$() is the same as $eval() just shorter notation.
$() is used here in a special form, which was actually discovered by Sigh. If you specify code in the third parameter it will perform a noop call, as in it will let the parameter evaluate, without making it return a result.
//echo -a $null($regex(abc,/(.)/)) $regml(1)
which does the same as
//echo -a $(,,$regex(abc,/(.)/)) $regml(1)
Why $(,,<parameter>) and not $null?
Unlike $(), you can create a custom alias for $null which will override the default one.
alias null return lol
Making $null cease to be the noop construct that it is. (noop= no operation). With the $(,,) construct, or $time(,<parameter>) etc. you are 100% sure that it cannot be overriden by a custom alias.
Regarding the $*, it's an identifier that you will only find in the versions.txt
. It will call the command that you pass it to for $0 tokens, each time for the next token $n
//tokenize 46 a.b.c | echo -a $*
Total amount of tokens = $0 = 3, so it calls the echo command 3 times.
First time: with $1 = a, so it echoes "a"
Second time: with $2 = b, so it echoes "b"
Third time: with $3 = c, so it echoes "c"
One of my favourite things that I tell people to do when teaching them about $* is this command:
//tokenize 46 $str(lol.,200) | echo -a $*
Note that you can only pass $* to commands, not identifiers, so doing something like:
//tokenize 32 1 2 3 | echo -a $gettok(one two three four,$*,32)
will not work, as it will echo 3 times "4". That's because the $* evaluated to `~$*, which is not a valid char in the second parameter of gettok. The result of this is that mIRC parses it as being "0" which simply returns the total amount of tokens. In other words, if $* touches ANY text, it no longer acts as it usually does, but is transformed to the value `~$*, which has no meaning. Even if the $* didn't touch anything, it still would have echoed the same thing. Tha'ts because the $gettok evaluated right now, before $* called the echo command for $0 times.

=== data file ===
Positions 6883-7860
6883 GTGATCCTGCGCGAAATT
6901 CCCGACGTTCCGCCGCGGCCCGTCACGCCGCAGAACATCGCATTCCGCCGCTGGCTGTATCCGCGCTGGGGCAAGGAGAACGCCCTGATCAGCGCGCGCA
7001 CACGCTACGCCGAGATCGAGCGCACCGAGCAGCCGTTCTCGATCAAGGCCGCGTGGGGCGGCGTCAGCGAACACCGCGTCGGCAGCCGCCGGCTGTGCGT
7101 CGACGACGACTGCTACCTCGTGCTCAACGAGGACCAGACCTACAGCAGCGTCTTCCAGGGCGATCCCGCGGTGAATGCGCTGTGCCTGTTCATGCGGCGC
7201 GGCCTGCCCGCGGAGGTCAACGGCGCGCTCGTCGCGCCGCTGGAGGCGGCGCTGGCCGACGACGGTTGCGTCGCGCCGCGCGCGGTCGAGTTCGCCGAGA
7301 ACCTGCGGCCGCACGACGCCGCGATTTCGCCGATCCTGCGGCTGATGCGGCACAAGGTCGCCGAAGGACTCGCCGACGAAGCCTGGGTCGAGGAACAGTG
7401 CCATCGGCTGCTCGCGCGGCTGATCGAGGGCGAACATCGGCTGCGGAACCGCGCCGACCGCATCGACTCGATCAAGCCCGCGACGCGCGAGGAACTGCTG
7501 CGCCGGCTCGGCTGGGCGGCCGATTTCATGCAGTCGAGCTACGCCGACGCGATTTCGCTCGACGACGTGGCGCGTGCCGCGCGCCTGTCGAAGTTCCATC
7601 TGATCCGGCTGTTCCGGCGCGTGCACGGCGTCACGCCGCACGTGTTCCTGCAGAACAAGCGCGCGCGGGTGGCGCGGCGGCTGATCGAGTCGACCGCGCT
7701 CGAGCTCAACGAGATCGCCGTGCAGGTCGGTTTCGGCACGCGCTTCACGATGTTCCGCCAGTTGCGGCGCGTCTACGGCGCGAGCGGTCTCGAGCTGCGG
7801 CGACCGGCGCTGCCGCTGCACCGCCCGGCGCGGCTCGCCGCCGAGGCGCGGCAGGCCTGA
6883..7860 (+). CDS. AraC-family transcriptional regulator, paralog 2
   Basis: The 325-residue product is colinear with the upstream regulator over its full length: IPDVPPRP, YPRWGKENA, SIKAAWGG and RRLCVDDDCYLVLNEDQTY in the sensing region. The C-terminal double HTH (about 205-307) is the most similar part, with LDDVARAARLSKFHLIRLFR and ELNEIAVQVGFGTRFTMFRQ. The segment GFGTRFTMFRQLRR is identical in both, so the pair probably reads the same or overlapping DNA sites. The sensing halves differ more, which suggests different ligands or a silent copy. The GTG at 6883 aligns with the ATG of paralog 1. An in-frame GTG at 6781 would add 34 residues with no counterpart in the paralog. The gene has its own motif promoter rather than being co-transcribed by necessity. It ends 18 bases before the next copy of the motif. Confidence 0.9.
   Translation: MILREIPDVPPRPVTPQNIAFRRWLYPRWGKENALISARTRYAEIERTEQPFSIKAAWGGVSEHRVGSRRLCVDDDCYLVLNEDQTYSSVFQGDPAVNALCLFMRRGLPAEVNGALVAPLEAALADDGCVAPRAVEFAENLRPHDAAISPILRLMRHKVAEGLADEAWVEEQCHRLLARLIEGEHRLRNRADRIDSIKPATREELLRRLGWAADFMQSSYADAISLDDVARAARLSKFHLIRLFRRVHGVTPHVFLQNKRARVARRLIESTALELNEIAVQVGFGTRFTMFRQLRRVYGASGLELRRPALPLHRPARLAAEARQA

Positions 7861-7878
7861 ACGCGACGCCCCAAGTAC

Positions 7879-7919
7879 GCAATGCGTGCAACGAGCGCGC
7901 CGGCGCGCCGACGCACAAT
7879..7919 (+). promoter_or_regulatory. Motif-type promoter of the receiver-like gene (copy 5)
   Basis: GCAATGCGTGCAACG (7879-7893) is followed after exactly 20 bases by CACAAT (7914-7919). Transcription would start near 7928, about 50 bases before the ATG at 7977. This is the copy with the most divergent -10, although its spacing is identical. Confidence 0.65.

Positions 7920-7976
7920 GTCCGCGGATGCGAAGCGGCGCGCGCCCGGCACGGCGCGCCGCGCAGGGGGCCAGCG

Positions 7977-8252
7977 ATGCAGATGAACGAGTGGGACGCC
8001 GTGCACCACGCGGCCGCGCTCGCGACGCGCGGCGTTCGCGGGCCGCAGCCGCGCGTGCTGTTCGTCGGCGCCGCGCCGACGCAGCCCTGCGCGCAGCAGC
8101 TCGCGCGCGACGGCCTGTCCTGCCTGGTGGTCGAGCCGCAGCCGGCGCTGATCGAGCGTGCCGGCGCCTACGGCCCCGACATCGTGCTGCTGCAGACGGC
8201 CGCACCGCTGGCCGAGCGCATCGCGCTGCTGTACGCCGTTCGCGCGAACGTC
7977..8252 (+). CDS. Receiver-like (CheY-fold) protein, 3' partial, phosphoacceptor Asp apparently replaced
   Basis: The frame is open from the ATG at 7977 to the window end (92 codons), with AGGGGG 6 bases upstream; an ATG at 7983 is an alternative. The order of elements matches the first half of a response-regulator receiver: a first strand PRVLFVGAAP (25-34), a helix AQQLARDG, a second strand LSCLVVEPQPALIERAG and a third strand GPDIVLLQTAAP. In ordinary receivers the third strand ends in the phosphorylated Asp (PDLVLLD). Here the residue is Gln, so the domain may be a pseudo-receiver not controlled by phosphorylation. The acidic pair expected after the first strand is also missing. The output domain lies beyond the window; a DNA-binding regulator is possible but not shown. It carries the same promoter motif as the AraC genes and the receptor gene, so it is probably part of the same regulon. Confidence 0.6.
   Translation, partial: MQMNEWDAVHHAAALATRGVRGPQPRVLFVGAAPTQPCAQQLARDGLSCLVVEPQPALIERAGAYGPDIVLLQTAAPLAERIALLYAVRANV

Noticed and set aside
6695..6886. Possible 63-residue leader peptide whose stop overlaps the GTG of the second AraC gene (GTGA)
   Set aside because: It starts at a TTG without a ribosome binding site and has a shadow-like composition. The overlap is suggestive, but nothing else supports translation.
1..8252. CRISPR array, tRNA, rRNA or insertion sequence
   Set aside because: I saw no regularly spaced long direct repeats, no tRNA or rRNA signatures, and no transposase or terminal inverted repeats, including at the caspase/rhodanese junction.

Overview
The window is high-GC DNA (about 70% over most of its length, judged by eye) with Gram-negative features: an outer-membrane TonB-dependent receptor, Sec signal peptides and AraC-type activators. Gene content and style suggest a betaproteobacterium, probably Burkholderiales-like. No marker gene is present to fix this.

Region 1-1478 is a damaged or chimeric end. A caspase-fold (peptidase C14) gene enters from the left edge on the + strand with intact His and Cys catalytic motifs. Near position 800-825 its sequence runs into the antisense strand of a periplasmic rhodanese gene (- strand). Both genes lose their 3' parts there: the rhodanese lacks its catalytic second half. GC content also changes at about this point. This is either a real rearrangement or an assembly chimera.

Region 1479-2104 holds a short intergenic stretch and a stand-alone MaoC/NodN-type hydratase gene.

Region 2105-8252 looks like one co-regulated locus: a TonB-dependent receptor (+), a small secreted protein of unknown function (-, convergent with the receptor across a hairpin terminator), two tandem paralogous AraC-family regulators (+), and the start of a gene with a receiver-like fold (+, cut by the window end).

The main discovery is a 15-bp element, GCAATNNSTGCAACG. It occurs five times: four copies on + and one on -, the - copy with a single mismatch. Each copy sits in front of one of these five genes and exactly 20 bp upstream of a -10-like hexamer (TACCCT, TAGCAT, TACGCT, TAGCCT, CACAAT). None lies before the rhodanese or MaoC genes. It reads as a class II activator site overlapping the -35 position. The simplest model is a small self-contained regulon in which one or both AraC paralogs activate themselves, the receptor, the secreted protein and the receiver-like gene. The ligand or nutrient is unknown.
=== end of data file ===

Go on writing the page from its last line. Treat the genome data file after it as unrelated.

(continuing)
There is a "hack" that you _could_ use to pass $* to identifiers, although what you're doing in reality is still passing it to a command, like this:
//tokenize 32 1 2 3 | scon -r echo -a $!gettok(one two three four, $* ,32)
What you see here is that I prevent the $gettok from evauating now (or it would be 4 again), but I need a way to let it only evaluated when the $* is passing it's parameters to the command (in our case echo -a). For that we use scon, which will evaluate parameters twice, once when passign them, and once when scon has reached the target connection. So instead of echo being called 3 times, it's scon that's being called 3 times now, but having as parameters a command to echo something. When the scon reaches its target connection, it performs the passed command, in our case:
First time it calls scon: echo -a $gettok(one two three four, 1 ,32) --> echoe's one
Second time it calls scon: echo -a $gettok(one two three four, 2 , 32) --> echoes two
Be warned!! Passing code to scon is dangerous, and should generally be avoided. Nowadays I only use the scon -r trick if I'm positive that the parameters that are passed to it, will never be a problem with the double evaluation that is accompanied by using scon/scid/timer etc. This double evaluation is the reason that I escaped the $gettok by putting a ! right after the $, so that it is not evaluated now (when setting the command), but when scon reaches its destination.
Btw, $* is not documented for a good reason, it's a very special kind of identifier, and it's quirky. Check out this example:
//tokenize 32 1 2 3 | echo -a $* | echo -a $*
It only echoed 1, 2, 3 once (on seperate lines) whereas I told it to do it twice. To illustrate better what happens:
//tokenize 32 1 2 3 | echo -a $* | tokenize 32 a b c 1 2 3 | echo -a $*
It echoed 1,2, 3 two times now, ignoring the "a b c" part that I put in the second tokenize command. This is because $*'s internal counter isn't reset when issuing it. This probably doesn't make sense yet, but play with it a little and you will see what the bug exactly is. Basically when $* is called for let's say 4 tokens, the next time you tokenize and issue $* it starts counting from token 5 instead of going back to token 1 and beginning from the start. So after our first tokenize, the counter was at 3, however after the second tokenize it starts at 4, which is the 1 again as that was the fourth space delimited token in the string "a b c 1 2 3". Then it moves to 5 and 6, echoing 2 and 3 respectively.
EDIT: It's 6 am, I'm pretty tired, and I sincerely hope I didn't accidentally edit out some parts again as a few posts ago :tongue: